Imagine, if you will, our sun travelling along the arms of this great galaxy, orbiting the center, in a near-circular path that takes about 225 million years to complete a single orbit! We're travelling at about 486,000 MPH (miles per hour!) around the center of the galaxy, pulled along by the gravity of our sun as it orbits the center. In addition we're spinning on the earth's axis every 24 hours (speed varying by latitude) while the earth orbits the sun yearly  at about 67,602 MPH. Throw in a few other motions like the precession of the equinoxes, the orbiting of the Milky Way around the center of gravity of our local galactic cluster, the orbiting of our local cluster around some Great Attractor, and things start to get literally dizzyingly complex.

It's a relief to come back to earth and just ride the sun as it travels around our galaxy. To do this go out this time of year shortly after sunset. Find Sirius, the brightest star in the sky, just rising in the southeast. Stand with your back to Sirius and face northwest toward Vega, the brightest star in the constellation Lyra (The Lyre), just setting near the northwest horizon. The Milky Way (in a dark sky) will soar diagonally over head across the sky from southeast to northwest. You are now facing in the direction of the sun's orbit around the Milky Way, called the "Apex of the Sun's Way". (I've always loved that expression. Say it to yourself over and over again.) Behind you, you are leaving the stars of our galaxy at 486,000MPH (Called the Anapex of the Sun's Way, another expression I love). Before you you are approaching them at the same speed. Giddyap!!

Come out for a star tour on a dark moon night and we can ride the galaxy together!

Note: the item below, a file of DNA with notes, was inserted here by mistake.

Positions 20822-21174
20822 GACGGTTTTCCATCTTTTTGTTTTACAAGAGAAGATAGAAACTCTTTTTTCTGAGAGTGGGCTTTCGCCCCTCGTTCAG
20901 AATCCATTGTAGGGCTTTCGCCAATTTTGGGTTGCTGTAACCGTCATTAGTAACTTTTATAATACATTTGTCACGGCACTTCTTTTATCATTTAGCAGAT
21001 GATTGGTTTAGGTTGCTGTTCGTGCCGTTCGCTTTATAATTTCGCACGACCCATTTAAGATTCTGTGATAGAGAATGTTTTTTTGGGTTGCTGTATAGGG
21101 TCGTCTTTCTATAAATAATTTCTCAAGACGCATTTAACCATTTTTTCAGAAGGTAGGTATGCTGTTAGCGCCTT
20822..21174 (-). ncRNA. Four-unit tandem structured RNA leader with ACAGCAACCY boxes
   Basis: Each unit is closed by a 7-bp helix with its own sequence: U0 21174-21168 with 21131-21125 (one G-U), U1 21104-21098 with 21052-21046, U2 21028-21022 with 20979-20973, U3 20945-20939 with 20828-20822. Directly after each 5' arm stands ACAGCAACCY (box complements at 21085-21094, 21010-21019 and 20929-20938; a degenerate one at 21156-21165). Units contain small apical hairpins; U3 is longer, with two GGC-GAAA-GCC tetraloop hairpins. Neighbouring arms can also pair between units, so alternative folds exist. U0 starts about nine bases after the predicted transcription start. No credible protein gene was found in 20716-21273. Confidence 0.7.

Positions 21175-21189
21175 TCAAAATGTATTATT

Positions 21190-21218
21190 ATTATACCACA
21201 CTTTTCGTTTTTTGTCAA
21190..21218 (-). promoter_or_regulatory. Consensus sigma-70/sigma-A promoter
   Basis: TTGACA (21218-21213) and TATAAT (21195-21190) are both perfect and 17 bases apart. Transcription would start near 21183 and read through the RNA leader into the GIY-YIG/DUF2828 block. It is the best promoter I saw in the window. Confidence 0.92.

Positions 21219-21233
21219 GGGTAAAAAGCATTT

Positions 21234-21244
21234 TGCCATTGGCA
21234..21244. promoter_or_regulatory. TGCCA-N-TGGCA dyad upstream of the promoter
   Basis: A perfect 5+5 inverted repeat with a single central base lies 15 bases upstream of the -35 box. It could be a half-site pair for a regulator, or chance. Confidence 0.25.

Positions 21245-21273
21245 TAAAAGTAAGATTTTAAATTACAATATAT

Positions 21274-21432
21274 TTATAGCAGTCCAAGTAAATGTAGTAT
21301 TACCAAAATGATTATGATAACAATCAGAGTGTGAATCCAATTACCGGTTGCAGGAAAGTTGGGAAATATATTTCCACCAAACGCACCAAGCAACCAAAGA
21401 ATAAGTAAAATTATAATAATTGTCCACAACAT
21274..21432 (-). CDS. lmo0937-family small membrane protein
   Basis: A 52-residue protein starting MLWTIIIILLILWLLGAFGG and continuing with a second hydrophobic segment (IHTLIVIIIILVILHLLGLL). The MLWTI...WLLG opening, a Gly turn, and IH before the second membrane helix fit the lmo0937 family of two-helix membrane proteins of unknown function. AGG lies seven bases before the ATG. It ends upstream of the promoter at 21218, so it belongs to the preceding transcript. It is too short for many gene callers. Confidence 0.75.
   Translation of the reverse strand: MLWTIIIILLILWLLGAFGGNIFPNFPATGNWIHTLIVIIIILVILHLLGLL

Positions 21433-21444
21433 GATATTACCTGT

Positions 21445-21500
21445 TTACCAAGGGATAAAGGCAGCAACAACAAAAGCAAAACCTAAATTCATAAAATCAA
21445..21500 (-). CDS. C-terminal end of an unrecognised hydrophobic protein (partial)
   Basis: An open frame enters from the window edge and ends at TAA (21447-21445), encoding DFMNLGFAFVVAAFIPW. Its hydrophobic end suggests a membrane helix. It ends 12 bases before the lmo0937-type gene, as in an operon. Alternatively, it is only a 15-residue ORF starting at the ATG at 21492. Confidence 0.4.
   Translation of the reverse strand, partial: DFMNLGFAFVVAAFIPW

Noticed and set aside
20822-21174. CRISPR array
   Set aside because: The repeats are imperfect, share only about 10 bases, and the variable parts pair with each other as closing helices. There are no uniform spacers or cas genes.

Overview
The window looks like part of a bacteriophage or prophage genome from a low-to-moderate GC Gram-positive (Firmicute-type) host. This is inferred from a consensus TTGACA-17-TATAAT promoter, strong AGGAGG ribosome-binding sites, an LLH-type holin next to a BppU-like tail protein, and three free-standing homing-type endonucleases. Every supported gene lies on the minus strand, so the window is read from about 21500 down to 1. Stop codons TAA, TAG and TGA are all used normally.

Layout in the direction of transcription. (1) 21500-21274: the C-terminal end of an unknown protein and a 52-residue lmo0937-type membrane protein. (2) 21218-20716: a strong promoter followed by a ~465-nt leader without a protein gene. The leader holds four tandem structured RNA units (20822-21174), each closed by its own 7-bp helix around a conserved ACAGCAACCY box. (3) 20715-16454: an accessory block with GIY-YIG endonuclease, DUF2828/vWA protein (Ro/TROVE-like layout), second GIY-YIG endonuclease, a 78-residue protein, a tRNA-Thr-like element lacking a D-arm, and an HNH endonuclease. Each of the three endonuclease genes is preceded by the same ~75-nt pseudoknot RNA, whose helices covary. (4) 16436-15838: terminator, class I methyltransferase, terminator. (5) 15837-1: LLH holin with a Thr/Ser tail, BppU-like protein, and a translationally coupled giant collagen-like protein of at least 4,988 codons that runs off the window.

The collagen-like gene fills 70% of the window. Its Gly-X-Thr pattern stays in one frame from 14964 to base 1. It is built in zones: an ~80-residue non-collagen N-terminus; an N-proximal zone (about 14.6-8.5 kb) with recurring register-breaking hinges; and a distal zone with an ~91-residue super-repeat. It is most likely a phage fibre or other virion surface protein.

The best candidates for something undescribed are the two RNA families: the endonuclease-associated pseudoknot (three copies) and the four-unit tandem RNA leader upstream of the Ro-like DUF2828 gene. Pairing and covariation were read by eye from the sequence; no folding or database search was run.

Artist's conception of the Milky Way, showing the location of our sun. Our motion is clockwise around the galaxy, winding up the arms. (Click for larger image.)

NGC 1365, the "Great Barred Spiral" in Fornax is 56 million light years away. The Milky Way is now thought to most closely resemble this galaxy.

See also: 

Two stars flag sun’s path through Milky Way

-- by Ira Machefsky

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Friday, January 6, 2012

Come for a Star Tour, Stay for a Party

A few weeks ago we entertained Masha and Tzvika for a Star Tour Birthday Party. For birthdays and other special events we provide surprises. Just let us know what the occasion is. And don't ask about the surprise. We can't tell. It wouldn't be a surprise, would it?

Masha and Tzvika

A birthday kiss under the stars (so romantic!)

Now for the small print: Your tour is free if you propose to your ba'shert on a star tour!

Tuesday, January 3, 2012

Yippee! We Were Featured on Time Out Israel's Cover as a Unique Tour Experience

In its January edition "Time Out Israel" featured a story on unique tours in Israel. Astronomy Israel is proud to have been featured in this piece. The online version is here. You can buy hard copy at most news stands and tourist locations in Israel. But not in Mitzpe Ramon. :(

Time Out Israel cover

Article cover

Astronomy Israel write-up

Thank you "Time Out Israel"!

Sunday, January 1, 2012

Heads Up for the Quadrantids Meteor Shower on January 3rd-4th

English: Quadrantid meteor is bright enough to...Image via WikipediaThe new year begins with one of the best meteor showers of the year on the night of January 3rd and morning of January 4th. Last year we were out for the Quadrantids and it did not disappoint with counts of 40 or so meteors per hour after midnight. This year, the waning waxing gibbous moon will interfere with all but the brightest members until it sets around 3:00AM. After that the sky will be dark, although the meteor shower peak occurs during daylight hours in Israel, around 9:00AM. All you need is a dark site and warm clothes and blankets to observe. Meteor showers are best observed with the naked eye, so no optical aid is required. You can look anywhere in the sky, no one place or direction is favored over another, although usually looking straight up at the zenith lets you see the maximum amount of sky. Keep count over 15 minute intervals and let us know what your tally is, if you do go out to observe.

We are still getting over a horrible cough and chest infection, so we will be bundled warm inside to continue healing to do star tours this week. Good luck to those of you who do decide to try your luck and brave the cold and early hours.